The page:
Goodliff Awards 2014
This year there were seven successful applicants for the Goodliff Awards and they were presented with their awards by Dr Simon Thurley, the President of the Society at the Award Ceremony at the Huntingdon Town Hall on 9th October 2014.
Mr Alan Clark receives his award. For the past year Mr Clark has been researching material by and on the Rev Edward Bradley (1827-89), better known to the literary world as ‘Cuthbert Bede’. The Rev Bradley was curator of Glatton-with-Holme (1850—54), vicar of Denton-with-Caldecote (1859-71). The award is to provide funds to buy a number of photographs and also help with publishing costs for his book ‘A Biography of Cuthbert Bede’.
Cromwell Museum. Mr John Goldsmith, Curator, receives the award. I think we are all very aware of the plight of the Cromwell Museum from articles in the local press and involvement of a number of our Society members in the drive to keep the museum in Huntingdon. The museum is transitioning from local government controlled to charitable trust status. The award is to help the museum with the creation of the Foundation Trust and obtaining charity status.
Huntingdonshire Archives. Mr Alan Akeroyd receives the award on behalf of the Archives: The Society has provided financial support to the Huntingdonshire Archives for Phases I to III of the Whitney Project to conserve and prepare digital archives of the photographic plates from the Ernest Whitney collection. The Archives is starting on Phase IV, the final phase of 900 plates, and in conjunction with the Family History Society and Cambridgeshire County Council the Society is pleased to be able to offer this award to help with the conservation activities.
Houghton and Wyton History Society. Julie Walker and Davina Shrivener receive the award on behalf of the Society. At the beginning of the 20th Century the first ‘Handbook of Houghton and Wyton’ was published. A further book was published in and updated in 1987 by Dr David Hunter as the ‘Guide to Houghton and Wyton’. Since then the Society has amassed a great deal of additional information, amounting to over 40,000 words and pictures about the villages, including RAF Wyton and Houghton Hill House. The Award is to help the Society publish their findings in a new book, being relased as an update on the 1987 edition.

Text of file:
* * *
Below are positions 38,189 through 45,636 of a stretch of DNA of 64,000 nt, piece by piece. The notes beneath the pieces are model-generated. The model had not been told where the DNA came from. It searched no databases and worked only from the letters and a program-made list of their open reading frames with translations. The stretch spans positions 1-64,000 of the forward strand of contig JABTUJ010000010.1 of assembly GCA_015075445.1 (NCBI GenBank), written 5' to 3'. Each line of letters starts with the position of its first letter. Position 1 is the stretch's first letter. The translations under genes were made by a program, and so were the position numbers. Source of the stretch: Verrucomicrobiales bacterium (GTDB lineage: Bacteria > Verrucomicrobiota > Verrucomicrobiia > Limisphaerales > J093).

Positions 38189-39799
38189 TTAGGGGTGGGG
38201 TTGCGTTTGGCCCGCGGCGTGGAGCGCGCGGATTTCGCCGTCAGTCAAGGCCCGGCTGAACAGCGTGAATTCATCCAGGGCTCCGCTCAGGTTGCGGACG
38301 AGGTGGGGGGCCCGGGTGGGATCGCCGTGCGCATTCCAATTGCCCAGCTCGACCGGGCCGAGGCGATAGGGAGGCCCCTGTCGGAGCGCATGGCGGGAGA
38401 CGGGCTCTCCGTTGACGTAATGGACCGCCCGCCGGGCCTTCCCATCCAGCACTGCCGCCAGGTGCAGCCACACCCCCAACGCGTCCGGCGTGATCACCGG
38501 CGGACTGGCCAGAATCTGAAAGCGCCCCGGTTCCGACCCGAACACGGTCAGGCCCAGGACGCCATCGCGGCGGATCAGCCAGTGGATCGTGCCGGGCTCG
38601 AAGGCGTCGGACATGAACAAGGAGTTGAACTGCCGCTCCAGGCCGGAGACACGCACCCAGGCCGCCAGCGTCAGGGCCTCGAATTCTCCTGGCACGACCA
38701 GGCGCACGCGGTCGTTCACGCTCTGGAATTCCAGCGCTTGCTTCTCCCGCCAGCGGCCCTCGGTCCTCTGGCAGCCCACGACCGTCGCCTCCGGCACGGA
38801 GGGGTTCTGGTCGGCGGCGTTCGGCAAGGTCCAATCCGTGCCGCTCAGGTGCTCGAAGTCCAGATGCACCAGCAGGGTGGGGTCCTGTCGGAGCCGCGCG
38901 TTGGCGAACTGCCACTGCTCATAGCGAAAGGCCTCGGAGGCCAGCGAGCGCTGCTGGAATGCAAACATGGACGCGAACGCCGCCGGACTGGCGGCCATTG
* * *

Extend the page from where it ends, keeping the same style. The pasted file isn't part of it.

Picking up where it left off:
Norris Museum. Lesley Akeroyd receiving the award on behalf of the Museum. The Norris Museum is the keeper of a large collection of papers from local ecclesiastical architect and historian Sydney Inskip Ladds (1867-1950). These papers form a treasure trove of detailed information that he described and sketched about local churches, building and items of historical interest. the Inskip Ladds collection amounts to over 10,000 individual sheets of paper of various sizes that need to be catalogued and preserved. The Award is to provide funding to enable a small group of volunteers to be trained by an archivist on how to preserve these documents.
Pepys House Trust. Mr Julian Curtis receives the award on behalf of the Trust. The Pepys House Trust exists to care and maintain Pepys House in Brampton, a Grade 1 listed building. The house is the only surviving house that was owned and occupied by Samuel Pepys and his family. The freehold of the house is currently owned by an overseas investment fund and although the Trust has a lease on the house that runs to 2026, they want to purchase the property outright. The Award is to help the Trust to undertake an ‘Options Appraisal’ to determine what would be the most appropriate future use and management of the house and gardens.
The Wildlife Trust for Bedfordshire, Cambridgeshire and Northamptonshire. Heather Laing and Kate Carver receive their award on behalf of the Wildlife Trust. The Wildlife Trust is a partner in the Great Fen Project, to reconnect Holme Fen and Woodwalton Fen National Nature Reserves. They are embarking on the restoration of 450 hectares of land formerly known as Whittlesea Mere, including the site of a World War II Spitfire crash. The project, called ‘From Ice to Flight’ is planned to encourage local people to learn about archaeology and to hopefully get involved with the restoration work and the eventual excavation of the crashed Spitfire, X4593. The Award is to provide funds to enable the Trust to start a community archaeology project to provide education and training to local enthusiasts who want to get involved with this fascinating venture to preserve our natural local heritage.